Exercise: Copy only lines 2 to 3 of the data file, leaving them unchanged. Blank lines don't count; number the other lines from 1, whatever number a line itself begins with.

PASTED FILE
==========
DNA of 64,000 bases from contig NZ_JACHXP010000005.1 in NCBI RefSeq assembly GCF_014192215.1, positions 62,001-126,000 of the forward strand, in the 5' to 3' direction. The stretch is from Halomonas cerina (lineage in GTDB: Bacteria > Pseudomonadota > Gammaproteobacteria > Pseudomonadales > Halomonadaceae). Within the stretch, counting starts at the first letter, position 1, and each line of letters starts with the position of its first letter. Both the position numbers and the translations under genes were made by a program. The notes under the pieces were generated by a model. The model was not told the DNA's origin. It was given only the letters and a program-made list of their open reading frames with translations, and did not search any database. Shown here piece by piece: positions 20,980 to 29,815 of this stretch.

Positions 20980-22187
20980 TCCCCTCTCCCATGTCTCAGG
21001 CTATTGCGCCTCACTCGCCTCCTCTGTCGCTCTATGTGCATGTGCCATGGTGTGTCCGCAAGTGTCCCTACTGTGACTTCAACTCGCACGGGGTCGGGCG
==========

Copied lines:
Positions 20980-22187
20980 TCCCCTCTCCCATGTCTCAGG